Suhair works to find the poorest women in the camp and provides them with opportunities to embroider pieces for a good price. At times she supplies up to 40 women with commissioned work.  She provides the material for the women from her own back pocket. Since the Israel has withheld the taxes from the Palestinian Authority she has not been paid a full salary from her job as a nurse in 7 months.

Her project is far more than improving the women’s economic situation through embroidery.

“If you go into the home of a woman, if you knock on the door and sit with her, you encourage her to speak. Not just about the embroidery but about her life, her world, you can touch the problems she feels,” she said.

“You may invite women to conferences and meeting on their rights as women of the world, they can sit there with a whole group of women and listen but until you are in your home you cannot touch on her as an individual with her own feelings and problems. You cannot make her hold her back straight and feel empowered.”

Each women she assists has her own story. Suhair speaks of a woman who is disabled and whose husband is suffering from brain cancer with  two small children to support, and of unmarried women and divorced women who have no support from their families and stand alone in their economic crisis. 

“If you open the economic doors, you start to open the other doors,” Suhair stated.

Protection for women under Palestinian law

Khitam Saafin, the Chair of the Union of Palestinian Women's Committees (UPWC) spoke on the legal protection of women under Palestinian law to Mondoweiss. She highlighted the laws that need to be tackled in the fight for women’s right.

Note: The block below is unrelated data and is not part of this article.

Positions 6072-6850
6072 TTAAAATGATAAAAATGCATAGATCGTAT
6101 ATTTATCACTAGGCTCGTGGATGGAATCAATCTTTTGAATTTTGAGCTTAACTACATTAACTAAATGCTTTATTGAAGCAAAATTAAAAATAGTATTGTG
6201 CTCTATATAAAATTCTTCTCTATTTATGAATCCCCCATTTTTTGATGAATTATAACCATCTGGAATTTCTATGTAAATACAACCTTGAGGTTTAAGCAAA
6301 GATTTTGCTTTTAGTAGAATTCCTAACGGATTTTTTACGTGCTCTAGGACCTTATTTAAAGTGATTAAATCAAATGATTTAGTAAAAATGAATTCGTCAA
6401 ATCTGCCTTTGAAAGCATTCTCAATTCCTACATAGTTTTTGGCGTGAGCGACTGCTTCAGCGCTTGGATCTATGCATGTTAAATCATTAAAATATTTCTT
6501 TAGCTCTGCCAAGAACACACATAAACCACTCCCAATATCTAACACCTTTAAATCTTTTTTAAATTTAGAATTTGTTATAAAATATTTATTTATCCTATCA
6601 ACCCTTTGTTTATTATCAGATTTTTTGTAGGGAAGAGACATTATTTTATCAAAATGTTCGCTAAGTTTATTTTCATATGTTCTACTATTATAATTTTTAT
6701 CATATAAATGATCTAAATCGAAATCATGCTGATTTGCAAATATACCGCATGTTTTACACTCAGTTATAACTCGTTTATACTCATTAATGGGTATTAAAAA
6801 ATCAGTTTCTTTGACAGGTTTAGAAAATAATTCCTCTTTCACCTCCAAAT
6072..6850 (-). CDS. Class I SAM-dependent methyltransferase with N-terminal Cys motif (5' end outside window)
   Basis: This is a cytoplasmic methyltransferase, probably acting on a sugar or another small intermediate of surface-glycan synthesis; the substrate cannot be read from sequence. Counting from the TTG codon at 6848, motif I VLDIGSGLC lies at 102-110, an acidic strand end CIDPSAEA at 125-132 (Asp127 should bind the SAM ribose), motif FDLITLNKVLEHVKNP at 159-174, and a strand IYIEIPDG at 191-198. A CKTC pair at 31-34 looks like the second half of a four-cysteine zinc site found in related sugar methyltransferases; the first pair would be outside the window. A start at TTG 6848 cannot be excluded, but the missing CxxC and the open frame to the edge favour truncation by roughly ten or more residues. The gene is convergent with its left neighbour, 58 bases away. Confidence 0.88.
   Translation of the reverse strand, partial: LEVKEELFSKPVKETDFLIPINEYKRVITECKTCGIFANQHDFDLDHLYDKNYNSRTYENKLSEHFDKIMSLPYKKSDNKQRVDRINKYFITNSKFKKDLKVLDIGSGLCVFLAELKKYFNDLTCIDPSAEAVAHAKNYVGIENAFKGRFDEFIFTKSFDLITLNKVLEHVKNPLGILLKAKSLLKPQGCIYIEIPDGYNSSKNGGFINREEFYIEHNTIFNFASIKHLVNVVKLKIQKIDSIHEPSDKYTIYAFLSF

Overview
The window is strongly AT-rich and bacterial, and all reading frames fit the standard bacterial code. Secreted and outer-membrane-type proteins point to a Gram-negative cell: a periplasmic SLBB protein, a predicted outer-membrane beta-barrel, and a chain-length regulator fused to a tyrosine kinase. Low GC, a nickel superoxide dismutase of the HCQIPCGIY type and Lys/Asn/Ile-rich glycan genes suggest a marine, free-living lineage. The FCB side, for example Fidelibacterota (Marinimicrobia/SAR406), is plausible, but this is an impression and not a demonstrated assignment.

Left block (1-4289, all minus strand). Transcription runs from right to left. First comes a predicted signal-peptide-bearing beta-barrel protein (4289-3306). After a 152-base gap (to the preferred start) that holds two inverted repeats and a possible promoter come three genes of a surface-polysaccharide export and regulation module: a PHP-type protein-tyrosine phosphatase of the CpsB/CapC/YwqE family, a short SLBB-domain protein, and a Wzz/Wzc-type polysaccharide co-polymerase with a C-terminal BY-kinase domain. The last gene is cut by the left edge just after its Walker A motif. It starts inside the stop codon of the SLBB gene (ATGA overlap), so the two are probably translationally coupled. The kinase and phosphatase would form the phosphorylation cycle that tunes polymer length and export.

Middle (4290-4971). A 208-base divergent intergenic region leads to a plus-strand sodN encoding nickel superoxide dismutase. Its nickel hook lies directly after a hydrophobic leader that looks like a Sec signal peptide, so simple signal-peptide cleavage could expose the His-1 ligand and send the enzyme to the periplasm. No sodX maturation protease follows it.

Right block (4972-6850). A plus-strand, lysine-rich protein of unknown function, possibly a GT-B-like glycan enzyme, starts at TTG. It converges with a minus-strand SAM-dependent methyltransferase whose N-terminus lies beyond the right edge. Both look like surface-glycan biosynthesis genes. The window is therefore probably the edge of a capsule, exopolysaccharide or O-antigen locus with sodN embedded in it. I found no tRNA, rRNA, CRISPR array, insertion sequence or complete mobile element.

“We are talking about the family law, the punishment law, and labor law. In the family law, we are talking about the rights of women to be equal in many decisions. For example, the divorce right is mainly for the male. The multi-marriage for the men, the polygamy, we are trying to make it harder for men. We are trying to raise the age of marriage,” she said.

“We are talking about the right of women to marry themselves, because in the Palestinian law the woman must have the decision [made by] a male in her family. “

“For the punishment law, we have a very big problem [with regards to] the honor killings, which gives [a] small sentence [to] the male who kills the female under the honor excuse. That makes many crimes against women go on through the society under the honor killing excuse.”

President Mahmoud Abbas saddened the Palestinian rights community when in December 2012 he refused to change a law which gives leniency to suspects who claim “honor” as the justification behind the killing of a woman. 

"For us, for women, all this is irrelevant," said Soraida Hussein, general director of the Women's Technical Affairs Committee, an umbrella group of women’s organizations to Ma’an News. "Until now, our lives -- in law and in practice -- are seen as less than men's."

By providing some of the poorest women in Dheisheh camp with a fair income Suhair does not just provide economic opportunities. The generated income does more than feed a family; it has the ability to empower women inside their homes and within society so they can fight for their rights as women in a male-dominated culture, and as Palestinians under Israeli occupation.